Encyclopedia of Shinto
詳細表示 (Complete Article)
|カテゴリー1：||5. Rites and Festivals|
|カテゴリー2：||Individual Shrine Observances|
"Boat festival." A festival held May 4–5 at Susukigawa Shrine in Matsumoto City, Nagano Prefecture. The nine villages associated with the old woodlands in the area dispatch nine boats (ofune) for the festival, each "boat" being a wooden frame in the shape of a boat draped with cloth. Decorated with warrior figures and other items, the boats are towed along to the accompaniment of music (ohayashi). The boats gather on the grounds of the shrine (keidai), where they are purified (see shubatsu) by the priests (shinshoku). A number of boat festival traditions have been handed down in the Azumi region of Nagano Prefecture. The main annual festival (reisai) at Hotaka Shrine in Hotaka Township, Azumi District, held September 26–27 is also commonly referred to as an ofune festival. Five festival floats (yamadashi) of varying sizes fashioned from trees into the shape of boats and decorated with human figures and leaves from Cryptomeria trees are towed about. At the lower shrine of Suwa Shrine in Shimo-Suwa Township, Suwa District, Nagano Prefecture, there is a festival for transferring the kami (senzasai) from the spring shrine (harumiya) to the autumn shrine (akimiya) on August 1 and another for the move back again on February 1. The festival on August 1 is an especially grand event called the ofune matsuri. A large float in the form of boat made by piecing together brushwood is wrapped in cloth. Two life-sized figures of an old man and an old woman are placed on top, and the assemblage is towed by several thousand of Suwa's parishoners (ujiko) from the spring shrine to the autumn one. A procession bearing the place within the shrine in which the kami will reside (see shinza) makes its way to the autumn shrine along a different approach to the shrine. When the assemblage reaches the shrine, the brushwood boat is broken up, the figures of the old couple are erected at the side of a sumō wrestling ring, and several bouts of sumō dedicated to the kami are held.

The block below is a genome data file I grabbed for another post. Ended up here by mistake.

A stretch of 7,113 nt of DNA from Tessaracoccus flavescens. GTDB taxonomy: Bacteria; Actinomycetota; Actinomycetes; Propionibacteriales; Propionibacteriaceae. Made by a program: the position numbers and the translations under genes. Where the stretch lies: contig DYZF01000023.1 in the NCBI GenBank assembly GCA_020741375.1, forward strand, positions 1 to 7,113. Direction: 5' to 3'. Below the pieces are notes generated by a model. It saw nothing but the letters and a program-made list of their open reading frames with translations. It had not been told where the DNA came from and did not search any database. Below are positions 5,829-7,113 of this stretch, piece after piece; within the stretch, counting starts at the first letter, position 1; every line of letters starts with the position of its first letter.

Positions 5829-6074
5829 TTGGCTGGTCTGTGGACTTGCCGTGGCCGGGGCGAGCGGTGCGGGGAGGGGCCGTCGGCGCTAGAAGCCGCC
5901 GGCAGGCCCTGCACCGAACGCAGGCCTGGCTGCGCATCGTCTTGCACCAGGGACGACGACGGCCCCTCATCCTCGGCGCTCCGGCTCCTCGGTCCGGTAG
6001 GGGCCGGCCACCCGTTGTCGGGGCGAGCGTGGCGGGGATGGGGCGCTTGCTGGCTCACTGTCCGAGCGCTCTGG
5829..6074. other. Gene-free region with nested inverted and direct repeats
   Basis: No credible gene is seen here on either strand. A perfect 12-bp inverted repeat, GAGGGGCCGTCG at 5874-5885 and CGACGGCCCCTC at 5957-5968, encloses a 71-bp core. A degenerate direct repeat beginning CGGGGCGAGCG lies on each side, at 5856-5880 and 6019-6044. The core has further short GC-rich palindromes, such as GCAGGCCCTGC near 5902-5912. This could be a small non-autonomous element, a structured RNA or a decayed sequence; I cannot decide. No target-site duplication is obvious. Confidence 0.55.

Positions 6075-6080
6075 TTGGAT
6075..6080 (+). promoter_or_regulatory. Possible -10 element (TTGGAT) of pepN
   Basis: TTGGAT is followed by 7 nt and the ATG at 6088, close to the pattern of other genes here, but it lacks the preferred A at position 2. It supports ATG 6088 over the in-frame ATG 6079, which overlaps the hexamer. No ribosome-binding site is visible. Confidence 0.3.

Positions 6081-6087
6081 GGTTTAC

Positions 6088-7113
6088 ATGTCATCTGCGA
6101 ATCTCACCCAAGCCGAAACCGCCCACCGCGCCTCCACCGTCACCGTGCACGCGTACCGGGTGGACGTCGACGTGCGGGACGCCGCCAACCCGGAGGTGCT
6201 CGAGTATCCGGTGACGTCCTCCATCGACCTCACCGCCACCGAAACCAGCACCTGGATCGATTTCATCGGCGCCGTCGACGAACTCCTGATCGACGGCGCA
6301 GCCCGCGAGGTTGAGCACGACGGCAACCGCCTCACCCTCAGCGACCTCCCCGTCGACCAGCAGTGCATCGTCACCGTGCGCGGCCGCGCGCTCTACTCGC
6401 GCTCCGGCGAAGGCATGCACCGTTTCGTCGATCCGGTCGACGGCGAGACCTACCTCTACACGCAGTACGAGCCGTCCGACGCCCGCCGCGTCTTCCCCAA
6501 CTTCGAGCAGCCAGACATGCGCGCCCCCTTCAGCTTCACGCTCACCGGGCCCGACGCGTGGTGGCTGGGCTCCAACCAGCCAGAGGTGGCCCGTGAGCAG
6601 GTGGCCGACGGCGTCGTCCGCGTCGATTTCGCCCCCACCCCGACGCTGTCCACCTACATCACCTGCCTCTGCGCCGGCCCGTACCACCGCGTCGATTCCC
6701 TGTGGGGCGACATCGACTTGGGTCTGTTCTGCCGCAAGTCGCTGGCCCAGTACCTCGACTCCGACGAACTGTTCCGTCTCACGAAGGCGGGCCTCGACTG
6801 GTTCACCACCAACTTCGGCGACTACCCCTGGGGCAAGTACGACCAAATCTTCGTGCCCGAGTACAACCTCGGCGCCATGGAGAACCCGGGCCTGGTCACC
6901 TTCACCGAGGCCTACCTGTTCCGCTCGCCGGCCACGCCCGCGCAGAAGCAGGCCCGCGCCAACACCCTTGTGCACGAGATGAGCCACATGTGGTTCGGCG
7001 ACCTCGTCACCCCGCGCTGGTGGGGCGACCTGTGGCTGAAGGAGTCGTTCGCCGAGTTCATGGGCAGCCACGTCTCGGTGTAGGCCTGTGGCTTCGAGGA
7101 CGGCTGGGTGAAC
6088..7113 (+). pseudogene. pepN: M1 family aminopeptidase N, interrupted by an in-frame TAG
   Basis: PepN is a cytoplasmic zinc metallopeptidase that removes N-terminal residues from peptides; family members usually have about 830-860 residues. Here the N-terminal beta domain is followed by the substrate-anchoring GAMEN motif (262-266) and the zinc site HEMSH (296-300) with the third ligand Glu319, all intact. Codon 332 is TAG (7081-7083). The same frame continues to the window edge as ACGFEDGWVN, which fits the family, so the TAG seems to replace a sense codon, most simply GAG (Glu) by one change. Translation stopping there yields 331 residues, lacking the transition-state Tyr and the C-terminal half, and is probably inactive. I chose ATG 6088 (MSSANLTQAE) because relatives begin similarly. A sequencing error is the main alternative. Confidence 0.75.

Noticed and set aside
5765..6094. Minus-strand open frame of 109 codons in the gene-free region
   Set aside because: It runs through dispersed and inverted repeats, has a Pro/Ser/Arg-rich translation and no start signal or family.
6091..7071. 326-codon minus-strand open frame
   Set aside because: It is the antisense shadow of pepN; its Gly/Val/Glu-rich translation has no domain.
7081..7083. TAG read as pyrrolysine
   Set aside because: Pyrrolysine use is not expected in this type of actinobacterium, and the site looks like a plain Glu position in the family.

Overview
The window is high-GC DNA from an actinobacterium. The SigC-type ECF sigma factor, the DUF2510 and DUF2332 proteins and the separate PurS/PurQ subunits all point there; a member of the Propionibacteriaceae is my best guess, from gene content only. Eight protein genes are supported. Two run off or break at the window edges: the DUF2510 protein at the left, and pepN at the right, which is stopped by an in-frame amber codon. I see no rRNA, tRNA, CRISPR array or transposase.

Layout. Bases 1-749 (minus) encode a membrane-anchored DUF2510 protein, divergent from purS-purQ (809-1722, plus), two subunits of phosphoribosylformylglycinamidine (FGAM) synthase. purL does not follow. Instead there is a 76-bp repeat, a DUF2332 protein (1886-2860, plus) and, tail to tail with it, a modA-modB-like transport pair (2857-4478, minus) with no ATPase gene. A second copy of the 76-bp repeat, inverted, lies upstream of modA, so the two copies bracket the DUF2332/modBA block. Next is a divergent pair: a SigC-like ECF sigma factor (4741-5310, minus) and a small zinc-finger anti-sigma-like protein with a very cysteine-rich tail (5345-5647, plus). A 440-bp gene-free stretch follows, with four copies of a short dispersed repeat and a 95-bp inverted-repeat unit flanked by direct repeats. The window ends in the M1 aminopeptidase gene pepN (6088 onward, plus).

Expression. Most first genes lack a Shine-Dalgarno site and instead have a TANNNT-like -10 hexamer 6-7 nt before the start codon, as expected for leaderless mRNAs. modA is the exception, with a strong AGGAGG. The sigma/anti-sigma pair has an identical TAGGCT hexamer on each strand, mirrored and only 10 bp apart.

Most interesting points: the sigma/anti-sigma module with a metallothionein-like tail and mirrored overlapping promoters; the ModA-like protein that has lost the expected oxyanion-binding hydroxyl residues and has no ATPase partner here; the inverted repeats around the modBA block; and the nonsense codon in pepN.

— Mogi Sakae